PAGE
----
“This process, then, can be seen to be one of the working out of a ‘negotiated order’ (Strauss et al. 1963 : 165) which is constantly modified through daily practice. Central in this process is the officer corps of the armed force, both at the higher levels of strategy and resource allocation and at the field level of actual operations. The focus, then, for this discussion is the interaction within officer corps, and the resulting army structure which emerges out of this. To illustrate this process the effect of the introduction of a technological innovation—the tank—on the military profession will be considered (for a more detailed analysis see Kemeny 1977). Three officer corps—those of Britain, Germany and the U.S.A.—have been chosen for consideration in the period from the middle of the First World War to the end of the Second World War.” (1983, p. 224)

I include the interactionist literature I used in this article below:

BUCHER, Rue and STRAUSS, Anselm L. ‘Professions in process’ American Journal of Sociology, 66 LXVI (1961), 325-334

CRANE, Diana, ‘Fashion in science : does it exist?’, Social Problems, XVI (1969), 433- 441.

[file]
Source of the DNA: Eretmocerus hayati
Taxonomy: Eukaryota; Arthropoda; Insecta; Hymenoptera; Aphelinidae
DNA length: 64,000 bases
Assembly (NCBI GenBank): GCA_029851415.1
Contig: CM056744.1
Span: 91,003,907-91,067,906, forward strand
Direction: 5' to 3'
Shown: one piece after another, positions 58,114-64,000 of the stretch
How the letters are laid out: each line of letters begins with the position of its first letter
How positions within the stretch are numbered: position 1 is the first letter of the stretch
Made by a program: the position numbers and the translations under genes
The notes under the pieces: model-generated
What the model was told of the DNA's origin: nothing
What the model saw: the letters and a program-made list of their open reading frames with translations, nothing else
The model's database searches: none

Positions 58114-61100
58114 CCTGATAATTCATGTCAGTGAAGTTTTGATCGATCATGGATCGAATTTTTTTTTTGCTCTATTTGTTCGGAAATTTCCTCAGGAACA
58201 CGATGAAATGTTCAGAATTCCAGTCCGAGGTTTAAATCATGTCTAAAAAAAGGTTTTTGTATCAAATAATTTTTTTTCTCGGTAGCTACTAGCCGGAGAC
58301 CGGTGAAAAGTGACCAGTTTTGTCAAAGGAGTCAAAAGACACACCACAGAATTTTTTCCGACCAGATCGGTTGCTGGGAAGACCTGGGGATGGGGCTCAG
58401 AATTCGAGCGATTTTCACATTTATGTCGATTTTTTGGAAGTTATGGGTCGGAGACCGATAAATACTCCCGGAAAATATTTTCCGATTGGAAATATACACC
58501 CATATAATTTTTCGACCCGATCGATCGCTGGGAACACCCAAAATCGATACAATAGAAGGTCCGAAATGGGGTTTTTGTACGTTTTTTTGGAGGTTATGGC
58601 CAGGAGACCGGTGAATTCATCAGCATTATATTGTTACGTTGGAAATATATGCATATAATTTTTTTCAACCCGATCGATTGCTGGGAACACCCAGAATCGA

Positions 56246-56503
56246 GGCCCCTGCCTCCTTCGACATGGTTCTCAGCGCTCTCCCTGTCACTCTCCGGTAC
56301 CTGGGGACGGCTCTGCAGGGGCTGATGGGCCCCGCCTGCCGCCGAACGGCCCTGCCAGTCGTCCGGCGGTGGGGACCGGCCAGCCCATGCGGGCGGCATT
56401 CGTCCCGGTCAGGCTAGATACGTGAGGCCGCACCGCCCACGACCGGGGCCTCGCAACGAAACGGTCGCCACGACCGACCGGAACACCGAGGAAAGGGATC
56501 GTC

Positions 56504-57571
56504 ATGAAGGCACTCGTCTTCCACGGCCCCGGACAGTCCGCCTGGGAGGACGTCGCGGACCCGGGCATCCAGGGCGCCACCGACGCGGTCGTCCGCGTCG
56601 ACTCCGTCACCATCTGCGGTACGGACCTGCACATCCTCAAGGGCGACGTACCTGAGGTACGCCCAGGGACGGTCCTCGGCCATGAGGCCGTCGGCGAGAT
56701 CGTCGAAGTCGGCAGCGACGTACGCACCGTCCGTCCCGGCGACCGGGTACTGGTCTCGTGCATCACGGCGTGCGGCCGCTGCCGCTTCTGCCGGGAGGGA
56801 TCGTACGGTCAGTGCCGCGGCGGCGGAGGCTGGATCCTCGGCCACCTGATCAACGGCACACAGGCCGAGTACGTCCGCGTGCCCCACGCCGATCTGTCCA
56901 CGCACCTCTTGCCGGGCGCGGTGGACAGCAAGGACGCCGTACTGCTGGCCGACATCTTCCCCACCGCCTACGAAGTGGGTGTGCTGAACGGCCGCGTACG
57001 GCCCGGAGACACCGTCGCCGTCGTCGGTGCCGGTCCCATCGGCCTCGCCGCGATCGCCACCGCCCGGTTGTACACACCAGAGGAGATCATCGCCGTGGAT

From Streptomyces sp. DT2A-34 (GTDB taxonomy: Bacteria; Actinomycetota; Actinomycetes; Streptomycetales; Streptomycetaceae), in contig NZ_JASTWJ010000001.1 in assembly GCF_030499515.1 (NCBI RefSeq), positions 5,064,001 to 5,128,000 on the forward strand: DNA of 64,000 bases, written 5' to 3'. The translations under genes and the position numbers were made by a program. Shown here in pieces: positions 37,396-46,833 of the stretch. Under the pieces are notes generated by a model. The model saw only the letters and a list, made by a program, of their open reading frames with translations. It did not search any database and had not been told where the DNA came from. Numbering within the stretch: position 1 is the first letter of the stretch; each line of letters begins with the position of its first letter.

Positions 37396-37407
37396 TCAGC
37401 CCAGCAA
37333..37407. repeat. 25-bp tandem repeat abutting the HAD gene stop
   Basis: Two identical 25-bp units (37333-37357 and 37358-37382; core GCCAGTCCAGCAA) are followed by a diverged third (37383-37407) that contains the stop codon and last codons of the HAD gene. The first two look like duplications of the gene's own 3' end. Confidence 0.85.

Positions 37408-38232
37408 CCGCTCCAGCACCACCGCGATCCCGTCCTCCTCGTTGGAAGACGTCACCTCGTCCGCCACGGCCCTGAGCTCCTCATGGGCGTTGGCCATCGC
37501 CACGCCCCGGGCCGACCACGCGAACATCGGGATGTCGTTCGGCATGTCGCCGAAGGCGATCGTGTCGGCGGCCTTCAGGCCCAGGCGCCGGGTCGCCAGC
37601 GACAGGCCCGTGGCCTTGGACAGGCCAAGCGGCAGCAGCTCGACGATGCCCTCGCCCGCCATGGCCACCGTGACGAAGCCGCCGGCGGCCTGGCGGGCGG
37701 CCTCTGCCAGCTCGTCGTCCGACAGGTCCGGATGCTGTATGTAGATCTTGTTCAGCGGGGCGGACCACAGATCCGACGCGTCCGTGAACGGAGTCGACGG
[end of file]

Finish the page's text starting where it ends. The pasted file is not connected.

MECHANIC, David, Sources of power of lower participants in complex organizations, Administrative Science Quarterly, VII (1962), 307-324.

MILLS, C. W., Situated actions and vocabularies of motive, American Sociological Review, V (1940), 904-913.

MULKAY, Michael and EDGE, David O., “Cognitive, technical and social factors in the growth of radio astronomy” Social Science Information, XII (1973), 25-61.

SCOTT, Martin E. and LYMAN, Stanford M., ‘Accounts’ American Sociological Review, VII (1968), 701-713.

SCOTT, Robert A., The Making of Blind Men : a study of adult socialization (New York, Russell Sage, 1969).

Scott, Robert A. ‘The Construction of conceptions of stigma by professional experts, in DOUGLAS, Jack D . (ed.), Deviance and Respectability : the social constructions of moral meanings (New York, Basic Books, 1970), pp. 225-290.

SCULL, Andrew T., Mad-doctors and magistrates : English psychiatry’s struggle for professional autonomy in the nineteenth century, European Journal of Sociology, XVII (1976), 279-305.

STRAUSS, Anselm I., SCHATZMAN, Leonard, EHRLICH, Danuta, BUCHER, Rue and SABSHIN, Melvin, ‘The Hospital and its negotiated order’ pp.147-169 in Elliot Friedson (ed.), The Hospital in Modern Society (New York, Free Press, 1963).